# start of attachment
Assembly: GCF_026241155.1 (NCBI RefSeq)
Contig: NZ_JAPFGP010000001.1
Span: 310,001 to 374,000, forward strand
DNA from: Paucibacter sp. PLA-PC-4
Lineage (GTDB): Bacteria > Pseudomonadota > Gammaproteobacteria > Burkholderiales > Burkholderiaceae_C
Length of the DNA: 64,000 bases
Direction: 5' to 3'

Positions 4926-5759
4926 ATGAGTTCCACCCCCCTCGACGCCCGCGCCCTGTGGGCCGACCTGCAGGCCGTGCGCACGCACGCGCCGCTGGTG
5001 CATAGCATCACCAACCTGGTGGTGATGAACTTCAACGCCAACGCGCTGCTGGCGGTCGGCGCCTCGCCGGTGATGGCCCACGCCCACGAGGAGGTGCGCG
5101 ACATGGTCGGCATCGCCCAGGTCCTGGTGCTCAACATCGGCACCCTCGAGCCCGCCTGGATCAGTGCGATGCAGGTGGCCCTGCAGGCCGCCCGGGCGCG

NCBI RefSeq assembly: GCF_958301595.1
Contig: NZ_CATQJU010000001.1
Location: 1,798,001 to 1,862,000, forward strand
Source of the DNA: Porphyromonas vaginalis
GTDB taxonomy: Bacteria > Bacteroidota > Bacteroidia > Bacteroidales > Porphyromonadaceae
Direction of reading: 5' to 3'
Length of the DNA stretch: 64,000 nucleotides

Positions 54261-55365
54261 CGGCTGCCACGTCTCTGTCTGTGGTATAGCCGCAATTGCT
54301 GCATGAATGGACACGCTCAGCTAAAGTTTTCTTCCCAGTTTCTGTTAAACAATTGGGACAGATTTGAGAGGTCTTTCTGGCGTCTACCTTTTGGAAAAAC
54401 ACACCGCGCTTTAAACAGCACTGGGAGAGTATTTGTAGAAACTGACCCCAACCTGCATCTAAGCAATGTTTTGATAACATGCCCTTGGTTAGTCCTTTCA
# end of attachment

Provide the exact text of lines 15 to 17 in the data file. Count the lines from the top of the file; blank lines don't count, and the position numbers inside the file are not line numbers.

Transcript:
Source of the DNA: Porphyromonas vaginalis
GTDB taxonomy: Bacteria > Bacteroidota > Bacteroidia > Bacteroidales > Porphyromonadaceae
Direction of reading: 5' to 3'